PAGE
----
Daniel Goldstein fighting Brooklyn NetsPosted by Inside Hoops
The New Jersey Nets want to move to Brooklyn and become the Brooklyn Nets — unless they change the “Nets” name, which is possible but the guess is they keep it — but they have not yet been able to start the project due to various legal issues. The New York Daily News (Mike Lupica) reports:
Ratner owns another building on Pacific, empty now except for one apartment, the one owned by Daniel Goldstein, who still lives there with his wife and their child and fights on 5½ years after Ratner officially announced his plans for Ratner World. When Goldstein moved to Brooklyn in the 1990s, he worked as a graphic designer. Now his full-time job is with Develop Don’t Destroy Brooklyn and standing in there against Ratner and the Empire State Development Corp. He has been at this a long time, and plans to stay at it, even as Brett Yormark, the Nets CEO, promises that the Nets will be in Brooklyn for the 2011-12 season. “We’re like a resistance movement,” Goldstein was saying Saturday. Then he laughed and said, “Or maybe the U.S. soldiers who kept fighting in Japan after the war was over.”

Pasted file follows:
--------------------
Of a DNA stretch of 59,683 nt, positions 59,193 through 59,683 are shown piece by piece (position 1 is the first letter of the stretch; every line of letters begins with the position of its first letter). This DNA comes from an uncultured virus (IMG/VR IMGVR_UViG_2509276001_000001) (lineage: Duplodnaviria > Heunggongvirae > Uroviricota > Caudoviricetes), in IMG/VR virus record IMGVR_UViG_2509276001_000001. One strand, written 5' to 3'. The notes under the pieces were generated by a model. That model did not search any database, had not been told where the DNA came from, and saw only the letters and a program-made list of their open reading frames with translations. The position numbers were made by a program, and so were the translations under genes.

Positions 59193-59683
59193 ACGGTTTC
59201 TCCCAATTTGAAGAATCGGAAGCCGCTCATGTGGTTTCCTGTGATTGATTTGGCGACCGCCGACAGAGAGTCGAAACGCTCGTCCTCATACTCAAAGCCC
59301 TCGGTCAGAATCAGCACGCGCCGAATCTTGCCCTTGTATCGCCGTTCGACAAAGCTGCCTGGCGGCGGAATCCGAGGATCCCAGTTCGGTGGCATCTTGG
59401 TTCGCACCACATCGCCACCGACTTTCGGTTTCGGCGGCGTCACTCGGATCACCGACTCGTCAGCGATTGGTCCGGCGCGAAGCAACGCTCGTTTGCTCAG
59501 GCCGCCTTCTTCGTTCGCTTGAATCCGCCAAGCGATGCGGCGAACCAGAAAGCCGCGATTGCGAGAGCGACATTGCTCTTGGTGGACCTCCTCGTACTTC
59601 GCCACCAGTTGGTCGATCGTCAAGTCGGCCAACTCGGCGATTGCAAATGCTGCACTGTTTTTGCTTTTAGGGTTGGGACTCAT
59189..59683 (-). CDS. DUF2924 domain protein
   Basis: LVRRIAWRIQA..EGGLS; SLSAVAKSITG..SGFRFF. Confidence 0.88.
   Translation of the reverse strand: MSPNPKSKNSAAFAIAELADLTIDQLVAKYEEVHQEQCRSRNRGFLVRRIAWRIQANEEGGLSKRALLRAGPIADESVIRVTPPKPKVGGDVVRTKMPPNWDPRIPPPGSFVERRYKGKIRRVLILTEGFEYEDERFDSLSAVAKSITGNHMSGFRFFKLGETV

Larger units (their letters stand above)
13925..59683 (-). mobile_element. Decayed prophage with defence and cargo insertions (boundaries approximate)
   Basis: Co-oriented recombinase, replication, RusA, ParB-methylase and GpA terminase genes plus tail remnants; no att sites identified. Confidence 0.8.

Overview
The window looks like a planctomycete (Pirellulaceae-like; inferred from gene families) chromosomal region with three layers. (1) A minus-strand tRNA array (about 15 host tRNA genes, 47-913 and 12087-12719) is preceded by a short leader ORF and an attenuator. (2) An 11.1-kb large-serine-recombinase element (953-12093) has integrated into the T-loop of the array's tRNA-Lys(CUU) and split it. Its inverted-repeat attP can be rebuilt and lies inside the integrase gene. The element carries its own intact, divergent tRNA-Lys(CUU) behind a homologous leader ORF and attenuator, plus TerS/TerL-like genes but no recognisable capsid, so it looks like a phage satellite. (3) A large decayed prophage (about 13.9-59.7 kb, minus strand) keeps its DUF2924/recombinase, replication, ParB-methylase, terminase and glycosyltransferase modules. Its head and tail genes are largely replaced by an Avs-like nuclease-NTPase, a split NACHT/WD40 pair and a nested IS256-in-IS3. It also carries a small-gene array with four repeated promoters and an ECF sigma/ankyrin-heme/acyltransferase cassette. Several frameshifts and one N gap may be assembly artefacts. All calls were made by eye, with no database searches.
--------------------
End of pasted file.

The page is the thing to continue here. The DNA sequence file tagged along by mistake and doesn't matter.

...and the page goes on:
Speaking now as a New Yorker who looks forward to being able to take the subway to both Knicks and Nets games, I think Daniel Goldstein is a jackass. More from the Daily News:
“There is no way the lawsuits can be resolved before the summer,” Goldstein said. “And if they haven’t broken ground before this year is over, there is a chance the whole thing falls apart.” He laughed then and said, “But that is all speculative. They are still adamant about building the arena and they are tough opponents and they have an approved project of this size in New York City. And they know that if they show signs of giving up, they could lose the rights to the land.”
Goldstein says that the offer was the same other people got from Ratner: 850 dollars per square foot. He says that he and his wife have their savings. He talks about the paycheck he receives from Develop Don’t Destroy Brooklyn. He talks about financial hardship and says that he doesn’t know how long he can stay at this.
Again, speaking as a biased New Yorker for a moment rather than an objective journalist, I hope Daniel Goldstein loses his job and can’t afford to keep this up much longer. I want to go see the Brooklyn Nets.